Matters to a Degree

When you entered graduate school, did you ever think you'd have to temporarily drop out of life to survive and meet your academic demands? The topic of balance and self-care continues to gain popularity with students, yet these practices remain rare. After all, who really has time to care?

Here's the paradox: Allowing time for self-care-in spite of looming deadlines and other responsibilities-creates balance and fosters success. You don't achieve balance by trying to juggle more or working faster and harder, which are typical strategies employed when you feel behind, disorganized, exhausted and stressed.

What is balance, really, and how can you realistically have it? There are three elements of balance-meaningful work, satisfying relationships and personal rejuvenation. These rarely combine in a stress-free manner. However, using the following methods to rebalance your life in a more gratifying and sustainable pattern may ease the burden.


Think about it: Juggling means you have to perform multiple tasks concurrently. In extreme situations, many of us can do this for a short period of time. But we can't maintain the necessary level of mental and physical activity to juggle well for an extended duration. Try hopping on one foot, cooking dinner and having a meaningful conversation with your partner all at once. Possible? Yes. Sustainable? No.

Juggling is a coping mechanism we've all learned as our default when time gets tight and seemingly nothing can be postponed. As long as we are rested and our reflexes are sharp, it works. But we quickly tire, and our skills decline when we have to juggle. Preparing dinner may distract you from listening to the conversation, and hopping with food will cause spills that you'll have to clean up later. If you're a fatigued juggler looking for balance, consider these strategies:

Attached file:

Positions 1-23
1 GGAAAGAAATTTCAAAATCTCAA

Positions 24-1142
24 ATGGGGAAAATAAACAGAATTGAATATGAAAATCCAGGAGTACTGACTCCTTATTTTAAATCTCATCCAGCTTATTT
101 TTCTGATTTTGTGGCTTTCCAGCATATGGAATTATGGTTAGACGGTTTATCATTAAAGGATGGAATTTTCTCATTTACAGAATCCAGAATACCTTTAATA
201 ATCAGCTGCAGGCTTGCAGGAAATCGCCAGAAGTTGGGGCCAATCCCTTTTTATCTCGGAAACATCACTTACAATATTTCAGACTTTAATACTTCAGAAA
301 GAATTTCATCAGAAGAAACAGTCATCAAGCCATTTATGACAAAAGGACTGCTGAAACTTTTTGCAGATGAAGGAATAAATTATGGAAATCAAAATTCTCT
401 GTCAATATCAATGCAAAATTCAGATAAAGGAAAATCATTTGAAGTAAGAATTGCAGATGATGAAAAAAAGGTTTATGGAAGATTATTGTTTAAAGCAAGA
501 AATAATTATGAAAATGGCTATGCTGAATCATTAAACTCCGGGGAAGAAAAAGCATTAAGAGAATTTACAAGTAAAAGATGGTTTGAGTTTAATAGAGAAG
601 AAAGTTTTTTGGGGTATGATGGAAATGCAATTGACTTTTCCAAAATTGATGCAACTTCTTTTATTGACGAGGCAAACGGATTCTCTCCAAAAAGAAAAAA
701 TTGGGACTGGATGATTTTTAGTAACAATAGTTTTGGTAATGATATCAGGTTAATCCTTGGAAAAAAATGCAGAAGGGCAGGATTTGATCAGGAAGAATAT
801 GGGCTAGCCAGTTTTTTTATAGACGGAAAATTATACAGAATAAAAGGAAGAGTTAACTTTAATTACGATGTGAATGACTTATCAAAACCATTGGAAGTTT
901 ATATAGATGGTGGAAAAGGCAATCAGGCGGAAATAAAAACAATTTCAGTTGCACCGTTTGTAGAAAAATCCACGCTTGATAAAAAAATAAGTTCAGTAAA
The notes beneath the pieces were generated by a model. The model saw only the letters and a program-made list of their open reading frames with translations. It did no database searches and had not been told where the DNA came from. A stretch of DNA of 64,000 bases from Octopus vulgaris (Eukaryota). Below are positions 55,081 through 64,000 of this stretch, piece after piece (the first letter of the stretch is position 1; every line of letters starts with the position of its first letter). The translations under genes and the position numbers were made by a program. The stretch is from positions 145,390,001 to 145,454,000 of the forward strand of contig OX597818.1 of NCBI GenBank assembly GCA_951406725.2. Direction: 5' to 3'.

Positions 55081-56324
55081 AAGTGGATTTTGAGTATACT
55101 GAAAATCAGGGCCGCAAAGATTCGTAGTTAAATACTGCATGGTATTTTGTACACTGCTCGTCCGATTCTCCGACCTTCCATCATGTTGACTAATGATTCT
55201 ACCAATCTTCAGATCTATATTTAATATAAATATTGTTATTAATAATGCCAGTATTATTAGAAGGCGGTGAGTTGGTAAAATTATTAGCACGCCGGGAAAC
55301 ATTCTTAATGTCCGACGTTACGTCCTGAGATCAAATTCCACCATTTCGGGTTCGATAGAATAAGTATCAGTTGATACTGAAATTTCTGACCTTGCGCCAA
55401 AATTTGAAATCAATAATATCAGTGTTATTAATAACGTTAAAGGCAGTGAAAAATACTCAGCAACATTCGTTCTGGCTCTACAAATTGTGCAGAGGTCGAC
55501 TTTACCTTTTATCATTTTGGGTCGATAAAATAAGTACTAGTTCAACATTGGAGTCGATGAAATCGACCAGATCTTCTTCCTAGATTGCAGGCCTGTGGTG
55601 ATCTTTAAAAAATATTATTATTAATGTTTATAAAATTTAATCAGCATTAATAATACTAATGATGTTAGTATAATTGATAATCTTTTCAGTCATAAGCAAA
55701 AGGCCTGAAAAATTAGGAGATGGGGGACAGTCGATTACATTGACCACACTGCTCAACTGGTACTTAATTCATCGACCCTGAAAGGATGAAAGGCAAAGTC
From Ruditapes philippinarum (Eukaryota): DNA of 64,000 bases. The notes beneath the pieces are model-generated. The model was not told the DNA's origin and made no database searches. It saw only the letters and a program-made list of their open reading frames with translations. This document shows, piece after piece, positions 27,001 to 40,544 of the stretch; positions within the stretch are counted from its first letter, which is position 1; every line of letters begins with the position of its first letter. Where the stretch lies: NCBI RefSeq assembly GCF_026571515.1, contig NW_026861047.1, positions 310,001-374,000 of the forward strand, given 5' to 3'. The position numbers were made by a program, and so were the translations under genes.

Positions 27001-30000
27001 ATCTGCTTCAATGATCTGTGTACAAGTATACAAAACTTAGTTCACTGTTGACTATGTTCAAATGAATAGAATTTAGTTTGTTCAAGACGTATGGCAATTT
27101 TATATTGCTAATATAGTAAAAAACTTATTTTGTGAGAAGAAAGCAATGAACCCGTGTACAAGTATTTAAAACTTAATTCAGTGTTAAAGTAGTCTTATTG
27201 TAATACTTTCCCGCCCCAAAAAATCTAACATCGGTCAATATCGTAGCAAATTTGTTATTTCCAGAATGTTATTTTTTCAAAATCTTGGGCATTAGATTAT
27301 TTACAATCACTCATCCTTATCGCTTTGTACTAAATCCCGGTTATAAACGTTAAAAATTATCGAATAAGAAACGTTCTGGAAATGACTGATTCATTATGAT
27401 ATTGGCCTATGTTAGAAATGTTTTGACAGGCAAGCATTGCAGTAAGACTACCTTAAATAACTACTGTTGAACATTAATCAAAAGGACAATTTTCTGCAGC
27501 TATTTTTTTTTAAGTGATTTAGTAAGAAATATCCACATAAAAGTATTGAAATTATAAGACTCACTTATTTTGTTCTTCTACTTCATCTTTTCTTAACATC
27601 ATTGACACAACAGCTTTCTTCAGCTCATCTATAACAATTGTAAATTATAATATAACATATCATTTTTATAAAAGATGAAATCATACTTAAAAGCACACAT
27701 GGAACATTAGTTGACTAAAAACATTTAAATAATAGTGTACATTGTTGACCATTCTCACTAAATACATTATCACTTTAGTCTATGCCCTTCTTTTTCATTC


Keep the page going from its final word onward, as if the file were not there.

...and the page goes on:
• Focus. Focus on a discrete task without interruption for a period of time (hourly, daily, weekly). Then, switch to another task. Or focus on a particular activity in certain environments. For example, focus only on school when you're on campus or in the library. When you get home, focus only on family. Turn your cell phone off during certain times of the day. Refuse to check e-mail at certain times or in particular locations that will distract you from getting required work completed.

  • Delegate. Offload some personal or optional academic responsibilities to free up time and energy. Hire a housecleaner and eat out less often to zero-out the costs. Hire a typist. Let your partner cook, even if the food isn't as tasty as your meals. Ask your children or roommate to do more household chores. Give opportunities to others, rather than thinking you need to seize them all in order to advance. Let go of some control.

  • Consolidate. Rely on your support network (classmates, friends, neighbors, family) to band together so you can all enjoy more balance. Group dinners, babysitting exchanges and study groups can all consolidate resources and free up time for self-care. Get involved in fewer activities, but get more mileage from them by double-dipping. For instance, meet regularly with others to exercise so you can also get the benefit of social contact and the chance to deepen friendships.

  • Tech-advantage. Leverage technology to your advantage, for flexibility and to gain control over your schedule. Use technology to decrease-not increase-your work by liberating your work hours and streamlining paperwork. Use it to enrich your personal life by sending e-mail letters, invitations and thank-yous, rather than time-consuming hand-written notes. Use digital photography and share photo albums electronically. Complete your banking and pay bills online and file electronic income tax returns, instead of using traditional methods for these transactions.

  • Simplify. Commit and continuously seek to reduce nonessential activities or habits that will free up time for self-care. Perfectionism is antithetical to simplicity, yet it's a tendency of many graduate students. Allow yourself to make mistakes and be willing to forgive your own errors. Envision what your life will look and feel like when it's simpler, and take small steps to make your vision a reality.

School-life balance and self-care aren't all-or-nothing. Spending an hour or two per week on the things that matter most to you can make the difference between feeling out of control versus feeling a little tired yet satisfied.

Who cares? I do and hope you do, too.